“I guess, subconsciously, I thought I could just have life as I wanted it, and that didn’t involve detentions. So, I didn’t know what to do with the shame I felt. It felt like failing myself, I suppose. But also, I didn’t want this, and it’s happened. How do I deal with a world I can’t control? And the answer’s Jesus, right? So I prayed, and I was like, ‘Oh, I don’t immediately feel better, but I still recognise that I need someone and I can’t make it better, so I’m going to have to wait till he does.’”

“God is always a God of possibilities. You never reach a dead end while you are on earth.”

As a result of her experiences, Emily has set up a website Called to Watch to provide support for those caring for people with chronic illnesses.

Asked for her top tip for caring for the carer, she says, “Just ask them how it feels and give them a space to say that it’s hard, without making assumptions.”

“One thing I found quite harmful, as a teen and as a young adult, was when people with very good intentions would say, ‘Oh, you must have to do X around the home, or this bit must be hard because of this.’ Those sorts of assumptions place people in difficult spots because you would feel guilty because you’re not doing that, but you don’t want to disagree and be like, ‘It’s all fine.’ It’s not like you don’t want to have that conversation, but you want to have it based on reality.”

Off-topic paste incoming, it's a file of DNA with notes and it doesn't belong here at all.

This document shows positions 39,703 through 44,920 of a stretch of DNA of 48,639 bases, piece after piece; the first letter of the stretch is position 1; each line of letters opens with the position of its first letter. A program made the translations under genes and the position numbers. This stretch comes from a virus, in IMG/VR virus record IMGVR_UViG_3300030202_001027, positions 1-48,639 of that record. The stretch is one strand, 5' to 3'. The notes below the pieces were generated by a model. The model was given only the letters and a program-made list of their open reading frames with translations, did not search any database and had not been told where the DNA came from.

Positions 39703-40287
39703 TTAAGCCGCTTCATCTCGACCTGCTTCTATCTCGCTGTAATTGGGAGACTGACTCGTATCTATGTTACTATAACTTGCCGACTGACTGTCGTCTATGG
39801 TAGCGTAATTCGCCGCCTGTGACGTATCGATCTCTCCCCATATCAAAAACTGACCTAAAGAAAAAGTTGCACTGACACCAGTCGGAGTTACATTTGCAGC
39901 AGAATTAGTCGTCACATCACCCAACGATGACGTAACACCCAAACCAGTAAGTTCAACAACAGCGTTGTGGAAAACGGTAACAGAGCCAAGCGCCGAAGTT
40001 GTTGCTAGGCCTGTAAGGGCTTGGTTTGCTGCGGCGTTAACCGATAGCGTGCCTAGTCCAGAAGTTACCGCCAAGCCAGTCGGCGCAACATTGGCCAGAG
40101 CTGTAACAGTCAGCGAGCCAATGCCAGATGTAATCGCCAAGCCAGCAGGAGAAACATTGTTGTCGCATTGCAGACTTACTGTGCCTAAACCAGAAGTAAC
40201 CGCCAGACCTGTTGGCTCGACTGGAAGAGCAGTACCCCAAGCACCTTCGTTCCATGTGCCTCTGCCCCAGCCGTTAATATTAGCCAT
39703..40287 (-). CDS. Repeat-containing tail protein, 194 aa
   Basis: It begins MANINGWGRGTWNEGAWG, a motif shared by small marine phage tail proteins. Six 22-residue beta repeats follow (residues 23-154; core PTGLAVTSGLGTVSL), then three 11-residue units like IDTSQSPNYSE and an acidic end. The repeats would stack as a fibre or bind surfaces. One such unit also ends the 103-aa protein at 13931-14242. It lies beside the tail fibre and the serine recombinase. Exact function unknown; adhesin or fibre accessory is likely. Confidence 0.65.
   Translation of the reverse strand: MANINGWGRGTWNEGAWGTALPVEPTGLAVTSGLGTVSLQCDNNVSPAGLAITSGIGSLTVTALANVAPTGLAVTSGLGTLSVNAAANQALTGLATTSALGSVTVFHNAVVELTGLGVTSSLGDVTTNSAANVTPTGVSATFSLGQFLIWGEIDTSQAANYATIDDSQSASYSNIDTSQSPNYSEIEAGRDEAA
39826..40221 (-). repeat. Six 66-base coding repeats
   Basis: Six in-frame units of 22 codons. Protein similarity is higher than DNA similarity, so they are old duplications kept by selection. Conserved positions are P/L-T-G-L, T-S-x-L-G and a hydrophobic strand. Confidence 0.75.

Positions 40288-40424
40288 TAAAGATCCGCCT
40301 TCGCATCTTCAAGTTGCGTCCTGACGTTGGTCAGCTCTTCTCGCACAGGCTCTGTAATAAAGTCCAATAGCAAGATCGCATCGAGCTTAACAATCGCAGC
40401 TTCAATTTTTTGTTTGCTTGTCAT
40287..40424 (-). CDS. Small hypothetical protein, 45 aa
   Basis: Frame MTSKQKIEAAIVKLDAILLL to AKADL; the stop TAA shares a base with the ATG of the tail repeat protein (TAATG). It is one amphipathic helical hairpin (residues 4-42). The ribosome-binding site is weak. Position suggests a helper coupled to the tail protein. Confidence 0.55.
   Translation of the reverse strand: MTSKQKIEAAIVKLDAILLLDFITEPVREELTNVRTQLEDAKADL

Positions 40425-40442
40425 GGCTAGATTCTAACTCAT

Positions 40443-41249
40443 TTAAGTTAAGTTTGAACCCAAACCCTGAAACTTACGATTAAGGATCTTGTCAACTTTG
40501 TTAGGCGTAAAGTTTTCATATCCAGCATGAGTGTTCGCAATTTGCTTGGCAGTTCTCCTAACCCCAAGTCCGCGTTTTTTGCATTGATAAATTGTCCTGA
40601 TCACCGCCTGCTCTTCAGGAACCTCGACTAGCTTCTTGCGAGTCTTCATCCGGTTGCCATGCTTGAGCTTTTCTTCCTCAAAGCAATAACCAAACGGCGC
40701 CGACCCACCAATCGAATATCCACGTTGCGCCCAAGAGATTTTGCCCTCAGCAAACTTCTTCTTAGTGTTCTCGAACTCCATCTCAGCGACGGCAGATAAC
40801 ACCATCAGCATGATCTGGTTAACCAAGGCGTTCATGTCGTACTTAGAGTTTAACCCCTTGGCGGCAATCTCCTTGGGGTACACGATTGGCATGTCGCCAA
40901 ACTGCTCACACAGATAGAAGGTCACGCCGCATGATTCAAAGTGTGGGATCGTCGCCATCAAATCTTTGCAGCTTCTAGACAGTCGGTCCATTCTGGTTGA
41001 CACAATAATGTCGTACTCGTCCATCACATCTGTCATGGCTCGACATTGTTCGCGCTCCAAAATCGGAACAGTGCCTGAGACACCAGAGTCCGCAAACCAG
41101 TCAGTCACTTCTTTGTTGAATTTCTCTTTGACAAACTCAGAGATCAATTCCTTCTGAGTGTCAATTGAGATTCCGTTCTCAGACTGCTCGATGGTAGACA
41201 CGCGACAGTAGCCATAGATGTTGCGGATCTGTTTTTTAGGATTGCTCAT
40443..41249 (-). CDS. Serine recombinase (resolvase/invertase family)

Asked for her prayer points, Emily says: “I would love prayer that I would continue to trust God in a world that sometimes feels very full of suffering and crises, particularly the last few months where there has been a lot going on. And so just continuing to both seek out other people and to seek out the joys that are there as well. And to remain holding on to the hope that I know that God is always a God of possibilities. You never reach a dead end while you are on earth, and that’s precious and it’s wonderful.”

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Two Sisters and a Brain Tumour